MRS. ELIZABETH L. CLOVER -- Biographical Sketch --

Mrs. Elizabeth L. Clover, whose portrait is shown herewith, has been a resident of Cowley county, Kansas, since 1871, and is a capable business woman; since 1892, she has had the management of one of the largest farms in the county, being ably assisted by her children. She is the widow of Benjamin H. Clover, who served in Congress, representing the Third Congressional District of Kansas.

Mr. Clover was born in Franklin County, Ohio, December 20, 1837, and died December 30, 1899. He was a son of Henry Clover, who was born in Virginia, and followed the occupation of a farmer. Henry Clover died in Ohio, in 1863, at the age of sixty-three years. He was one of the best men in Franklin county, strong religiously, and with great political influence. He married Mary McHenry, who was born in Highland County, Ohio, of English-German parents. They had three children: Rose (Johnson), who died in Doniphan County, Kansas, in 1881; Benjamin H., deceased; and J. M., who died in Morris County, Kansas.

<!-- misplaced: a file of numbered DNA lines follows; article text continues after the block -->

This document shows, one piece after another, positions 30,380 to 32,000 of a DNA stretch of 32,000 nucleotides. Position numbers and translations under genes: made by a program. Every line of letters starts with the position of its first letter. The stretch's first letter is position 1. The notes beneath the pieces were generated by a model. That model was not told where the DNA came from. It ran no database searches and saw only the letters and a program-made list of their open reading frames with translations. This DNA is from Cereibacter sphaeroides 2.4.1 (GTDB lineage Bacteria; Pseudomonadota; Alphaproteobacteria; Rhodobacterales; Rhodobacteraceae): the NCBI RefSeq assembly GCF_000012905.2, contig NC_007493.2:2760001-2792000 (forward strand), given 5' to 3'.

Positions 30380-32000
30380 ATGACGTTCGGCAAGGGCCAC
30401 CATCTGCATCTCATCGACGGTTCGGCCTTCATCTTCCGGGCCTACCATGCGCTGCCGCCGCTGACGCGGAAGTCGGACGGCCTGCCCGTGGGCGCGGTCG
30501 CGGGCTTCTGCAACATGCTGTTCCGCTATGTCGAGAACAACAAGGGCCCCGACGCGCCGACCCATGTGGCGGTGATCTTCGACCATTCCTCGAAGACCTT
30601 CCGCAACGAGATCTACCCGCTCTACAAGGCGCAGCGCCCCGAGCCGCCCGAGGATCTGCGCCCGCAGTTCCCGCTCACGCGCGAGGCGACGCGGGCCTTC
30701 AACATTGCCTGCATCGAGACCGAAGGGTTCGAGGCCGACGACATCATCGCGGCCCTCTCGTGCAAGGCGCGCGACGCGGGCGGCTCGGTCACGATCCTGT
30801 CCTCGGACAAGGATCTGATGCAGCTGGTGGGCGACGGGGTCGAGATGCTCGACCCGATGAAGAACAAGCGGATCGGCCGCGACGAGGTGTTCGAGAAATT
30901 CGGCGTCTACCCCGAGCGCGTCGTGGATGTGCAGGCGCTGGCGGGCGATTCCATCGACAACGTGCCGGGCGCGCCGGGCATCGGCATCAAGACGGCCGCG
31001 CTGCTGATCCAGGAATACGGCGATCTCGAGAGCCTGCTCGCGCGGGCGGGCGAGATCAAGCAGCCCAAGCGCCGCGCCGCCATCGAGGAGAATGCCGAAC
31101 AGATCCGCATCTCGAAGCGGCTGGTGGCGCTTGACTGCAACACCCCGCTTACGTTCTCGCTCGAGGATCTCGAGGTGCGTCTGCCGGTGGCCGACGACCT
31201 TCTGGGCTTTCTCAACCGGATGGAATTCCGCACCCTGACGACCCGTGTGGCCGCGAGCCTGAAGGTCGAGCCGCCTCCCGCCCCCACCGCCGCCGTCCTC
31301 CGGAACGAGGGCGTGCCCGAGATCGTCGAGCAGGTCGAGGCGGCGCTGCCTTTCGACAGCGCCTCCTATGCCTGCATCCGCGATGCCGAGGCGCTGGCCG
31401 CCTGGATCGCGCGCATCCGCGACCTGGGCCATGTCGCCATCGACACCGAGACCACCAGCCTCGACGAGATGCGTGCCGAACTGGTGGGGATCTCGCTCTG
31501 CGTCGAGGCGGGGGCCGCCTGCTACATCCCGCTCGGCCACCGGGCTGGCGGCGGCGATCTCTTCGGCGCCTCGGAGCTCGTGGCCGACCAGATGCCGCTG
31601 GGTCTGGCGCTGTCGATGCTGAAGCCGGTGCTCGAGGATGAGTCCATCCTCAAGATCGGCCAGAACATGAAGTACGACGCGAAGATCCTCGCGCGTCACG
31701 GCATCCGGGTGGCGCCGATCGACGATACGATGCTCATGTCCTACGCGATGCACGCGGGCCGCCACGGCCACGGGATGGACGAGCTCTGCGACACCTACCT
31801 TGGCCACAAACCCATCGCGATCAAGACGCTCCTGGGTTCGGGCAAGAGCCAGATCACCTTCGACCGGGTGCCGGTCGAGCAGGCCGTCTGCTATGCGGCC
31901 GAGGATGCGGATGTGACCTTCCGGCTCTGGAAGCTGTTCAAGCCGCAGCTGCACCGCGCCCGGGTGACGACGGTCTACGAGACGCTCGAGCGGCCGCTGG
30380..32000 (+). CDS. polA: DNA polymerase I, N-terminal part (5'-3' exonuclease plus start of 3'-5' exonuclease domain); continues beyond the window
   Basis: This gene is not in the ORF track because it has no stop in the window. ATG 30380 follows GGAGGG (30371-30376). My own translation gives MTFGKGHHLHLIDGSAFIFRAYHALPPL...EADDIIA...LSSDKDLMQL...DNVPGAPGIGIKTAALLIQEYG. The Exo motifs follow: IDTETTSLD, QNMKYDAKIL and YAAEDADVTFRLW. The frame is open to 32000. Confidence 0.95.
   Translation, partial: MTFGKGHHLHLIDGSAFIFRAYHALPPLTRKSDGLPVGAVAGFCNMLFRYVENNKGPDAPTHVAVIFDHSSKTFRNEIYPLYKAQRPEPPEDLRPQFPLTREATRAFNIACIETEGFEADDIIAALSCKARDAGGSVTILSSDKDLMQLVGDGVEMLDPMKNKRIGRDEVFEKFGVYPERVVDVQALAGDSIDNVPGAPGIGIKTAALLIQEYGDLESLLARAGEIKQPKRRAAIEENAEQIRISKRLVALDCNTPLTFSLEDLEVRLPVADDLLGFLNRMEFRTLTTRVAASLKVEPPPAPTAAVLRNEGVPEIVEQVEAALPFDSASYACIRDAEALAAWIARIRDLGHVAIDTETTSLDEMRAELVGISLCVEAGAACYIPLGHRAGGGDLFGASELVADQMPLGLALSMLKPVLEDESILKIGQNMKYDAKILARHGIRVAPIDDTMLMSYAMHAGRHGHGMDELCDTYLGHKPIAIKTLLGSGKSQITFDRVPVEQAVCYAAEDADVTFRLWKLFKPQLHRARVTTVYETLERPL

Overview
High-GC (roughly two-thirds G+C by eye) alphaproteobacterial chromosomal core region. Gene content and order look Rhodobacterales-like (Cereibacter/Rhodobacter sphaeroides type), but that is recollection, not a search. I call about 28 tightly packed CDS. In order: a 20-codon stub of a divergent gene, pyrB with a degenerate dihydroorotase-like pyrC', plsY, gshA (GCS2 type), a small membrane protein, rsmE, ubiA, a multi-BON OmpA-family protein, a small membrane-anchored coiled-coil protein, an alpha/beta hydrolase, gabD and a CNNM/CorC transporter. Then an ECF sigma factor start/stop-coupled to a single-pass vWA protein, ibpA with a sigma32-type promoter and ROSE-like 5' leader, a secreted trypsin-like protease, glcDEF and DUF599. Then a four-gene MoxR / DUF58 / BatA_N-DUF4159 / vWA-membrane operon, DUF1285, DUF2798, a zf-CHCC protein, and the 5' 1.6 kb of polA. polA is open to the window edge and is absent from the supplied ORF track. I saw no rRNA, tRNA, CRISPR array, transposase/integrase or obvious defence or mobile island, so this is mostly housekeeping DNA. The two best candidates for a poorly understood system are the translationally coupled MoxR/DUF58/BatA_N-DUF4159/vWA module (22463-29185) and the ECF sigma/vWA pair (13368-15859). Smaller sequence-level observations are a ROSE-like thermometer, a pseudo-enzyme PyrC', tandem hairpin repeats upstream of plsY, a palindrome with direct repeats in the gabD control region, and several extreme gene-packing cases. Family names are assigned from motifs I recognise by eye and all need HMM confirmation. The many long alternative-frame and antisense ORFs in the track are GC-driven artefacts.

Benjamin H. Clover attended the common schools in Ohio, and was a pupil in the academy at Jefferson, after which he taught school, and remained at home until he passed his twenty-first birthday. He was then married, and after a time removed to Illinois. There he stayed until 1870, when his wife and family returned to her old home, and he drove, with three of his teams, to Cowley county, Kansas, accompanied by a party of young men. He took with him the sum of $3,000. Provisions at that early day were exceedingly high, bacon being sold at 27 cents a pound, and potatoes at $2.50 a bushel; these it was necessary to haul from Fall River. Mr. Clover located a claim in section 16, township 31, range 7, east, in Grouse Valley, which was, later, declared school land, and appraised at $3.00 per acre. He then took a claim in section 17, and later bought the rights of Messrs. Dudley, Lee, Martin, and Thornbrew, whose claims adjoined his. Mrs. Clover, with her six children, followed her husband to Cowley County, arriving on March 20, 1871. Their first house was of frame, the lumber for which was hauled from Emporia, a distance of 100 miles; it possessed but two rooms for a long time, and was then enlarged. Mr. Clover set about cultivating his land and was successful with his crops, especially in 1874, when his corn was fully matured before the advent of the grasshoppers, and he sold it at $2.00 per bushel. Game was to be found in abundance. Mrs. Clover, having brought a side-saddle with her, rode frequently. The nearest railroad point, at first, was Chanute, and in 1880 the nearest was Independence. Mr. Clover was very active in securing bonds for the Southern Kansas Railway. At the old town of Lazette, he built a sawmill and a gristmill, but this, like many other buildings there, was at a later period removed to Cambridge. In 1892, Mrs. Clover and her family were left in the charge of the farm, which was then encumbered with an $18,000 mortgage, and with more than $1,800, besides, in accrued interest on notes and renewals. By good management and hard work, the encumbrance has been lifted, and the family freed from the debt. They have one of the largest and most fertile farms, of the county, consisting of 1,600 acres, lying in Grouse Valley. They have large orchards and have made corn the principal crop. They raise hogs and cattle and feed on a large scale. The children reside on different parts of the farm, and Mrs. Clover has been temporarily living in Cambridge, where she bought property. Her husband was the first justice of the peace in Windsor township, and many trials and claim contests were held at his residence, which, for years, was the largest in the valley. In politics, he was a Populist. At a meeting held in his house, the name People's party was suggested by Mrs. Clover. Mr. Clover had served as county commissioner in Illinois, and was a candidate for the state legislature in Kansas, declining to run for governor. He was elected to Congress, in 1892, from the third Congressional District, embracing the counties of Chautauqua, Elk, Montgomery, Howard, Cowley, Crawford, and Labette. He served with credit to himself and his constituency.